• Darren White, Associate Director |
  • Ishi Juttla, Senior Associate |
5 min read

In the last few years, there has been a focus on the role that cites have within climate change mitigation. The large carbon footprint of cities can be attributed to two key factors: the urban heat island effect and energy consumption.

The urban heat island effect refers to an urban area that experiences higher temperatures than its surrounding, non-urban counterparts. Higher temperatures are a result of insulating building materials, dense populations, and waste heat from human activities.

Dense populations result in higher energy use in urban areas as demand for air conditioning and electric fans increases in warmer climates, and demand for centralised heating systems and electric heaters increases in colder climates.

The larger use of energy causes an increase in greenhouse gas emissions that contribute to rising temperatures. This results in a cyclical effect as higher temperatures lead to an even larger increase in the use of energy to regulate temperatures in homes and buildings.

With the UN stating that “Over half of the world’s population lives in cities and this is likely to increase to over two thirds by 2030”, cities are vital to climate change mitigation.

The Smart City Concept

A Smart City is a place where various elements of conventional urban development are modified to become more efficient and sustainable through an interconnected digital network.

The network collects data from a city’s infrastructure, energy, transport, governmental, and healthcare systems to improve mobility, energy use, and connectivity using information and communication technologies.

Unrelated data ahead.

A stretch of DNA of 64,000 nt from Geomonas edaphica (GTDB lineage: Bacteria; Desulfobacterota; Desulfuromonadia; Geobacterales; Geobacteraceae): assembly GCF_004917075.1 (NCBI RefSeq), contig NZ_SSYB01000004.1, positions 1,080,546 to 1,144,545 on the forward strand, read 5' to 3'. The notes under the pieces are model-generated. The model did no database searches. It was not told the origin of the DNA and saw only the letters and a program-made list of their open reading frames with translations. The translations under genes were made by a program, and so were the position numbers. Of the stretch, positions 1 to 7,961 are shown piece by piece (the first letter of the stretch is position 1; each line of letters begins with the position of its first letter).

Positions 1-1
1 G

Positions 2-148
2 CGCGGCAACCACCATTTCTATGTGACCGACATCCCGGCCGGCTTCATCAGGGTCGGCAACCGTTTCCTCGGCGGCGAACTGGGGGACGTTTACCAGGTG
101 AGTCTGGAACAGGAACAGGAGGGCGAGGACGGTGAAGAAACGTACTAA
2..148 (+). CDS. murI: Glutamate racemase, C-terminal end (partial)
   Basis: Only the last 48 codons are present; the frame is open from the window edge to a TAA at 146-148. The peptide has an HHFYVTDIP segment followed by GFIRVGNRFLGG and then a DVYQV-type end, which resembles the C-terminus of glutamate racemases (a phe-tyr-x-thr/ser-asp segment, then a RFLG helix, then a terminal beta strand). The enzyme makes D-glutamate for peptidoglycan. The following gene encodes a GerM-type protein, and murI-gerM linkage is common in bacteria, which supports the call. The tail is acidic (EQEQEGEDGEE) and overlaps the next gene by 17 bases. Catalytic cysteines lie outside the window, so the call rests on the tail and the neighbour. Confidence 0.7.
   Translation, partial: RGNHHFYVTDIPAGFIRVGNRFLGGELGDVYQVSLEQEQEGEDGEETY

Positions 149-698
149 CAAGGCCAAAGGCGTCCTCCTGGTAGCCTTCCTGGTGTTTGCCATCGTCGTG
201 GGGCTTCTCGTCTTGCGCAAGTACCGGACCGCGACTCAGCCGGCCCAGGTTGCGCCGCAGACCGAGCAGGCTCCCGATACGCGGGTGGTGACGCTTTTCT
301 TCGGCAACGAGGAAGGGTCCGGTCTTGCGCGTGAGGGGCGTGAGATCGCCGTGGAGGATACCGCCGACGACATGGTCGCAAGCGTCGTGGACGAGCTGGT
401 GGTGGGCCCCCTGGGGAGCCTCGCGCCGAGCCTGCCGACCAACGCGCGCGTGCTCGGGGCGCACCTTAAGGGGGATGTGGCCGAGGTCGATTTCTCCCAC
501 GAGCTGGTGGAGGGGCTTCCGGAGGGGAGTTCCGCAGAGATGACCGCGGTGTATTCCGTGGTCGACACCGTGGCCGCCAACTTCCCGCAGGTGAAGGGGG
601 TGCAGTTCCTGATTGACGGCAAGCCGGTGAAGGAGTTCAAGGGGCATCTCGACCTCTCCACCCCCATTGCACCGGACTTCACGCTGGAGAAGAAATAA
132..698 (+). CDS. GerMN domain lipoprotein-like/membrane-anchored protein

You may be wondering how the data can be used to contribute to a sustainable future, and there are many answers to this. Some examples include data being used to regulate, store and balance renewable energy, redefine and optimise waste management, and monitor and regulate pollution.

Buildings & Construction

Smart buildings utilise data for effective decision-making in response to environmental conditions, safety, ventilation, lighting, and other building systems to improve user engagement.

The buildings are constructed, or retrofitted, with a network that incorporates data for processing with an autonomous response. For example, the use of self-regulating systems to avoid energy use through air conditioning and heating.

The construction of new buildings also provides an opportunity for the use of smart technologies to increase the efficiency of urban living, such as the use of virtual reality to explore land use and spatial plans of buildings and strategically placed pollution monitors. 

KPMG’s Infrastructure Advisory Group provides a range of services in key sectors including power and utilities, social infrastructure, transport, and asset management, which all have a criticaldominantcritical role in sustainable development.

Smart Transportation

Greenhouse gas emissions resulting from transport have doubled since 1970 with around 80% of the increase caused by road vehicles, making a smart transport system vital to building a sustainable city.